littlelandlord
30-04-2008, 09:30 AM
Jeffery,

I do appreciate your reply - but I was being sarcastic! lol :p

I am all to aware of the Governments position........

attilathelandlord
30-04-2008, 09:33 AM
Maybe you can dig out a nice big cellar, sound proof it, trick them into going down there and keep them there for 24 years, feeding them once a day. That way you get your house back!

(That was a joke just in case anyone goes ahead and tries it!!!!)

jeffrey
30-04-2008, 09:38 AM
Maybe you can dig out a nice big cellar, sound proof it, trick them into going down there and keep them there for 24 years, feeding them once a day. That way you get your house back!

(That was a joke just in case anyone goes ahead and tries it!!!!)

Then you'd need a Cellar's Pack.

littlelandlord
30-04-2008, 09:53 AM
DON'T TEMPT ME!!!!!

and I would still charge them the pitiful rent they are currently paying! as well as renting out the main house at market rate!!

Everyone's a winner.................. current tenants get free food and I get Market rate!! lol ;)

attilathelandlord
30-04-2008, 09:58 AM
You might even get some kids out of it too! Depending on how attractive the tenants are.

(sorry that was sick, even for me!)

littlelandlord
30-04-2008, 10:09 AM
lol,

Unfortunately Im not prepared to bare children with 70 something yr old!! My fiancé may also have something to say on the matter! :p

jta
30-04-2008, 10:31 AM
I believe if the tenancy is to be inherited then the inheritee (is that right?) has to actually reside in the property with the tenant. I might be wrong but I am sure I came across this somewhere. I don't think he can put it in his will either.

jeffrey
30-04-2008, 10:38 AM
I believe if the tenancy is to be inherited then the inheritee (is that right?) has to actually reside in the property with the tenant. I might be wrong but I am sure I came across this somewhere. I don't think he can put it in his will either.

True. See Schedule 1 to Rent Act 1977 re statutory succession rights (limited, post-1988).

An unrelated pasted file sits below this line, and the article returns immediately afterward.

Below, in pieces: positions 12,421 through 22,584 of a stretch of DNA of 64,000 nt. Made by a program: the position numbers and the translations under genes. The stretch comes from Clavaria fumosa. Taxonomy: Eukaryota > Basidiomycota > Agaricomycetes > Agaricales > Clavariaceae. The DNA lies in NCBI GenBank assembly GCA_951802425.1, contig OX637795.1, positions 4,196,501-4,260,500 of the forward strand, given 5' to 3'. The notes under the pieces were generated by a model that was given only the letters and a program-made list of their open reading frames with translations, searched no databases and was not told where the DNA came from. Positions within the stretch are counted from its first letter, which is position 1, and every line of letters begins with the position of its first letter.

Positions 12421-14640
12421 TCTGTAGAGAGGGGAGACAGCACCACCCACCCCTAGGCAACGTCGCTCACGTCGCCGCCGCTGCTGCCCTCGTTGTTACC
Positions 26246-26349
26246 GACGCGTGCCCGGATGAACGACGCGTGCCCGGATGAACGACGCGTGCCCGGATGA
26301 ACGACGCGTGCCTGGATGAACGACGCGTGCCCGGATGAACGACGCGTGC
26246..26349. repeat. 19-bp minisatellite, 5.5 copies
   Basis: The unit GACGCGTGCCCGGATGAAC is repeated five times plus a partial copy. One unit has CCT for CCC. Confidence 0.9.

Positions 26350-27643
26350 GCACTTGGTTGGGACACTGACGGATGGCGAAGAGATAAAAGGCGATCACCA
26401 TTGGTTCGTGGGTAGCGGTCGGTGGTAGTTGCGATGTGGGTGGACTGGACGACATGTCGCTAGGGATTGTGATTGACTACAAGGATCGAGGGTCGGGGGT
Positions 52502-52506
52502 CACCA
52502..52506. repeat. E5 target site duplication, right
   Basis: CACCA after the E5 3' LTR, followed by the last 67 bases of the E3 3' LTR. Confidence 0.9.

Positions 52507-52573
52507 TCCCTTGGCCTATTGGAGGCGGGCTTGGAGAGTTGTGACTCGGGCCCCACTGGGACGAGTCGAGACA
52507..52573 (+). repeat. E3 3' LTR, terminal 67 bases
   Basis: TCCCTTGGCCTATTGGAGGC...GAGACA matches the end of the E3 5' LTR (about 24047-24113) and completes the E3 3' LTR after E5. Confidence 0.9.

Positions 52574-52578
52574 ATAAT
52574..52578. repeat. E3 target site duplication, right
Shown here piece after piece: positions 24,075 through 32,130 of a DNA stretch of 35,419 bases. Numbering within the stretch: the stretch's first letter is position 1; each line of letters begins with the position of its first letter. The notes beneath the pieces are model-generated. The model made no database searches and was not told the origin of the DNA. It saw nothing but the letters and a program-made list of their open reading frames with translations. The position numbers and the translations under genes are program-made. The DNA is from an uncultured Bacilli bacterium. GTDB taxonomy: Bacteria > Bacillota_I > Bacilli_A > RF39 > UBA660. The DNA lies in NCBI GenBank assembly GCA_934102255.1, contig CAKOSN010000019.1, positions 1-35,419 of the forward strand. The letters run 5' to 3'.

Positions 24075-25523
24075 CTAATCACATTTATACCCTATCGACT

littlelandlord
30-04-2008, 10:52 AM
Yes that's correct,

I believe its only has to be a period of 6months though, continuous not part-time.

As I said above, I think this is unlikely to happen........

I do have another question,

As the tenants are an elderly married couple - when one of them does 'pass on' will I have have grounds to evicted the other (going through the courts process) on the basis that a three bedroom house is unsuitable for one elderly tenant ??

attilathelandlord
30-04-2008, 10:58 AM
No. The cellar is your only solution.

littlelandlord
30-04-2008, 11:42 AM
Grrrrrrrrrrrrrrrrr

If the surviving tenant does p*ss off into a care home - I SHALL BE CONVERTING THE CELLAR!! :p

jeffrey
30-04-2008, 11:43 AM
bare children
Ooo, er. Even worse...

littlelandlord
30-04-2008, 12:10 PM
Jeffery,

Sorry, in the haze of a Wednesday afternoon I dont understand....?!
:confused:

attilathelandlord
30-04-2008, 12:19 PM
I think he means children with no clothes on. And all that implies.

littlelandlord
30-04-2008, 13:18 PM
Oh - Sorry my mistake.

'bear children' :eek:

attilathelandlord
30-04-2008, 13:59 PM
Jeffrey is a sick individual and needs help. I'd also check his cellars!:eek:

jeffrey
30-04-2008, 14:56 PM
Jeffrey is a sick individual and needs help. I'd also check his cellars!:eek:

Full of salt and pepper.
Condiments of the house.